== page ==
Myeah, it totally depends on whether you look per capita or in absolute terms or even in percentages of GDP. Which is the fairest view? That can be discussed. Should you compare the UK to small countries, or to its larger peers like France and Germany?

Pointless waffle. The UK can be demonstrated to pay its way decently under any useful comparison.

The UK isn't the worst of the bunch, that definitely goes to the newer member states (obviously), but I personally wouldn't call it stellar either.

Yes indeed, you might describe the UK's EU contributions as "not stellar", as it is not at or very close to the top. However, being in the top quartile of net contributors is so far from "the worst of the bunch" that you would more usefully describe it as as being amongst the best of the bunch.

Finally, counting subsidies and expendetures is one thing, counting the value of a more or less unified market and product legislation, or the value of moral legislation and the world representation value is another.

This is very much the core of the debate. Few (useful) estimates exist for the value that the UK - and many other countries - get from the single market. Also bear in mind that the UK potentially incurs costs from regulations that the EU demands that the UK might otherwise not have, for which useful estimates don't really exist either (not that that stops the British right-wing press trumpeting bad ones).

However, you also have to bear something else important. Some 20-25% of the UK economy is trade, of which Europe accounts for around half. In other words, around 10% of the UK economy is highly EU-based. The Netherlands, in contrast, has 40-50% of its economy as trade, of which way over half is within the EU - so let's say that the Netherlands has 30% of its economy highly EU-dependent. Thus the trade benefits from EU membership are proportionally much smaller for the UK than they are for many or most other EU countries. Many Britons such as I still think leaving is a bad idea (on many levels, not just economic), but neither is it such an obvious case as it for many EU countries.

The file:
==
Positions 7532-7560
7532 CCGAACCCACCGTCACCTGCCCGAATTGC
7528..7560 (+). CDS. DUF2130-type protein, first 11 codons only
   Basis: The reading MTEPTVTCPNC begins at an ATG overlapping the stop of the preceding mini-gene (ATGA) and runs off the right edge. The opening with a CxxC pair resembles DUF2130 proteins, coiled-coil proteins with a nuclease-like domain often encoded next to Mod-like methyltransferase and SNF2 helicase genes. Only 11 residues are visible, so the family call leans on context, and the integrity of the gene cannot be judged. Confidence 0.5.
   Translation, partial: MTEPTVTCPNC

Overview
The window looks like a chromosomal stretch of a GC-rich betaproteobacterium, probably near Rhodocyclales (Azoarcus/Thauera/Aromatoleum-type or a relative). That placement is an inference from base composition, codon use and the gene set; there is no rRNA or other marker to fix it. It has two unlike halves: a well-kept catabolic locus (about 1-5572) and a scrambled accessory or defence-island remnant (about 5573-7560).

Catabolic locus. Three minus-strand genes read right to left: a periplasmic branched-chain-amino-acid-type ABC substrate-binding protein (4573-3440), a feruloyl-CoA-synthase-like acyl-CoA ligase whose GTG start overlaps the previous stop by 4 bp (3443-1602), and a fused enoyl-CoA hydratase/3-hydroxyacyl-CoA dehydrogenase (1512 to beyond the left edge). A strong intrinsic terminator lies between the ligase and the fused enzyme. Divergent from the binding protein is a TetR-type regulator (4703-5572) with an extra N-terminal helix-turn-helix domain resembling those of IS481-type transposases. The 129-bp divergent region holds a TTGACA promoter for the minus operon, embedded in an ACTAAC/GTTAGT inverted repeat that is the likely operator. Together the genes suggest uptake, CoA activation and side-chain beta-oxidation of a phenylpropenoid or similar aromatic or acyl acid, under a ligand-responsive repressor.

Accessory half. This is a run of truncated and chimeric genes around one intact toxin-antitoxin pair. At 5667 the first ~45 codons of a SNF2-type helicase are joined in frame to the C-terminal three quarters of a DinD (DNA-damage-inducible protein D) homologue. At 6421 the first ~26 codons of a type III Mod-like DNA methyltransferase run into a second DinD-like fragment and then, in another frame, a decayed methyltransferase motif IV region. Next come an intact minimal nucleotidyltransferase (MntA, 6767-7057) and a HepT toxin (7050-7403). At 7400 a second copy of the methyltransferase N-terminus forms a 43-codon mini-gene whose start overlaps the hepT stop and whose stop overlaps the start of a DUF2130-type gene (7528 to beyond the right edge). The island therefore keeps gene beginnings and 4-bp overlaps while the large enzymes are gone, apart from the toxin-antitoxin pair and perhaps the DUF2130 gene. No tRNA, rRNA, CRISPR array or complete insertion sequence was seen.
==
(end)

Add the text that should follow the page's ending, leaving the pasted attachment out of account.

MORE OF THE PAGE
Not G. Ivingname:

Do you know how much, on average, how much the UK net contributions are in comparison to what money is directly given back, such as the already mentioned farm subsidies?

If the UK did leave the EU, would the UK have a surplus, even if they directly paid for what ever the EU was giving back, or would they have a deficit? I am not saying it is a good or bad idea for them to leave the EU, it is a fun thought experiment if the UK would be fine alone, just like thinking about if Texas would be a viable nation if it left the Union.

No, I don't know a precise breakdown of the UK's payments and receipts to the EU. All I know is that gross contributions are around 20 billion a year, the net is about 7 billion (it fluctuates by year), and therefore of the 13 billion the UK is getting back, about 3-4 billion (also fluctuating) is the "rebate".

Farm subsidies (Common Agricultural Policy; CAP) are approaching 50% of the EU budget, so we might assume at most half that 13 billion are farm subsidies, although it will be much less as I explain below.

The rebate was negotiated in the 80s and is unique to the UK - it exists in relation to the CAP, from which the UK generally gets proportionally far less than most other EU countries as its agricultural sector is both relatively small and highly efficient. In the 80s, the CAP was a far larger fraction of the EU budget (about 70%), and the UK's economic woes of the 70s & 80s meant the UK's GDP per capita was lower than many of the countries it was de facto subsidising. Thus the UK's EU contributions were deemed highly excessive (particularly by the British!) and the rebate was negotiated.
As the CAP has proportionally declined, the rebate has shrunk also.